Insurance: Insurance is essential. Whether it’s auto, home, health, or life insurance, we all need at least some (if not most!) of it. During your annual review, take the time to check competitor premiums, deductibles, coverage, and more. Life can get expensive, and keeping your policies up to date can help you cut costs. We recommend you take your property and casualty insurance out to bid at least every three years.
College: If you have children, you know the cost of college looming in the distance can be scary. Why not tackle it in advance?! It’s definitely not something everyone can afford to budget for right away, but with enough consistency, saving for college is achievable. Take some time to look into your budget and see what you can allocate to your children’s education, and investigate the accounts designed specifically for college saving too, like the 529 plan.
Estate Planning: Estate planning (or “legacy planning”) is often assumed to be something we don’t have to consider until the late stages of life, but the truth of the matter is—the sooner the better. If you have assets to protect and preserve for your descendants, it’s never too soon to start investigating your options when it comes to your estate. After all, you have more assets than you think! Follow these tips to create a plan for who gets your house, jewelry, dog, and more after you pass.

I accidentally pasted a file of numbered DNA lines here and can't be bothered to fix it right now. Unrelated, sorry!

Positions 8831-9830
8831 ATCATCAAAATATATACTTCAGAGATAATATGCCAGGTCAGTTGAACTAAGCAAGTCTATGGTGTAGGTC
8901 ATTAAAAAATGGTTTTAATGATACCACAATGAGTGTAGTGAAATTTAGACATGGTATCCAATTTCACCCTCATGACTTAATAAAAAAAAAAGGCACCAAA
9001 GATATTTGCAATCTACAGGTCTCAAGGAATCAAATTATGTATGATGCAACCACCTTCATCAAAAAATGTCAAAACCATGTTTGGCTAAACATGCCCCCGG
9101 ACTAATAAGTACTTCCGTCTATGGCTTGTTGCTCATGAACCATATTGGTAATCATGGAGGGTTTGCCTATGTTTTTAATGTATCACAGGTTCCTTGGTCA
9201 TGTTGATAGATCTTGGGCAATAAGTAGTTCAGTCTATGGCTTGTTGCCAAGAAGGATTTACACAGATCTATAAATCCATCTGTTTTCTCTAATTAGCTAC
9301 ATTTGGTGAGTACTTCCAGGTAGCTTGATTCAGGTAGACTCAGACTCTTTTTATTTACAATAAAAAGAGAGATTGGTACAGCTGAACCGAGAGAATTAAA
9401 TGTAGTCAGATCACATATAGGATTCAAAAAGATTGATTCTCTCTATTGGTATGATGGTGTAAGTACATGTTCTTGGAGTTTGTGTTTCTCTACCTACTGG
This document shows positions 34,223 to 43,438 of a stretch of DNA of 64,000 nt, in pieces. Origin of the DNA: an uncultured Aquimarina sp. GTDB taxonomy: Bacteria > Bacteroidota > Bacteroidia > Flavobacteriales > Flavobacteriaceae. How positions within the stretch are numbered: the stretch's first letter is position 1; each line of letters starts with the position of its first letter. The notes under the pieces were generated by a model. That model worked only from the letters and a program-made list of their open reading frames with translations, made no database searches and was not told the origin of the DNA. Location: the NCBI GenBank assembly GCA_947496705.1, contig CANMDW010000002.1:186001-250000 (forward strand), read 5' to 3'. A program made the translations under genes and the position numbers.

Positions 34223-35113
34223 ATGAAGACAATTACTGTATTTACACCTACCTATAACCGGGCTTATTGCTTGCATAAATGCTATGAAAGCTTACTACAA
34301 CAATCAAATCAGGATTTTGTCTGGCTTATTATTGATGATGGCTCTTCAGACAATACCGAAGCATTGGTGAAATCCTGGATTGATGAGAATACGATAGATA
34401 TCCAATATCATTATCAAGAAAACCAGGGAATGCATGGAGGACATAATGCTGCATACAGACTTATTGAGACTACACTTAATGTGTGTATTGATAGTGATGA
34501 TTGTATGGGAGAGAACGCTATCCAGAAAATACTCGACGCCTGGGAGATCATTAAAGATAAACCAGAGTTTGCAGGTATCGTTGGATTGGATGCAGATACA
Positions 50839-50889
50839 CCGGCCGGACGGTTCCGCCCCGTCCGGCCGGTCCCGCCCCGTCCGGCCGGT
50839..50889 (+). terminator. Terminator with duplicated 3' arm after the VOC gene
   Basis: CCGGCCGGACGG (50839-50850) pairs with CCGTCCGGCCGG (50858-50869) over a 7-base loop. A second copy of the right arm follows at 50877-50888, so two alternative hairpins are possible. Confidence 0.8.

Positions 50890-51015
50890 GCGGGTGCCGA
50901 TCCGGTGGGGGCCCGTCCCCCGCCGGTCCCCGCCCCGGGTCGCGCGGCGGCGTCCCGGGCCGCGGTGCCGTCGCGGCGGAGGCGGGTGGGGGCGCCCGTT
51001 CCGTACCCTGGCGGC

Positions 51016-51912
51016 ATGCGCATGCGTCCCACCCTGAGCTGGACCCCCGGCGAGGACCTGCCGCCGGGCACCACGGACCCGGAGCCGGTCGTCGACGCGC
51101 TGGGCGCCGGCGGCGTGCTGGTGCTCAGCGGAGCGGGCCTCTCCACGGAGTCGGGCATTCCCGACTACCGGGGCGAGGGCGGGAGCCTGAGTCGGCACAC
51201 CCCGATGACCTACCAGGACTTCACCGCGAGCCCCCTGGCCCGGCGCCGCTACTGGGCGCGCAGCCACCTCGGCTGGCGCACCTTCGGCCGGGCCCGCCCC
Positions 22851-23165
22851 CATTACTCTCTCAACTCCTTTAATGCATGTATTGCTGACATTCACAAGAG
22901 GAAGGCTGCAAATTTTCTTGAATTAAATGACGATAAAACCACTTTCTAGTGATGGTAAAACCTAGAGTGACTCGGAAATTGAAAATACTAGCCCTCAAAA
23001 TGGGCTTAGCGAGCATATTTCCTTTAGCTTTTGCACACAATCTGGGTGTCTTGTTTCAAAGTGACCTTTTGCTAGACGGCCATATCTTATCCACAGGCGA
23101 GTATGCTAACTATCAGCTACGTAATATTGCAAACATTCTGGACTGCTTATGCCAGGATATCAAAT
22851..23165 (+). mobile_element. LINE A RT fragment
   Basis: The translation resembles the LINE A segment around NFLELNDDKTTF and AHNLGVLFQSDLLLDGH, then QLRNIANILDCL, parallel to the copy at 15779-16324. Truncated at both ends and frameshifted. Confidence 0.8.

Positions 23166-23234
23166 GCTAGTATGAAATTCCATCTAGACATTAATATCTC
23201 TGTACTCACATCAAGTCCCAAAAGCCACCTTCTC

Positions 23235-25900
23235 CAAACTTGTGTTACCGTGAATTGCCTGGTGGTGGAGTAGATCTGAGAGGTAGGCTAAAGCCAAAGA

What we’ve just covered is kind of a lot, and there’s no doubt that simplifying all this down to “personal finances” doesn’t fully capture all that goes into a healthy financial life. It can be overwhelming for sure, but that’ll only grow (exponentially, too!) the more you neglect these kinds of things.
By taking your finances one step at a time, you can conquer this monetary mountain with ease, and lead a life of financial wellness as a result.
There’s still room for improvement though, and your Pocketnest app is a great place to start. Don’t forget to log in, log at least 3 minutes per week, and keep knocking off items on your to-do list.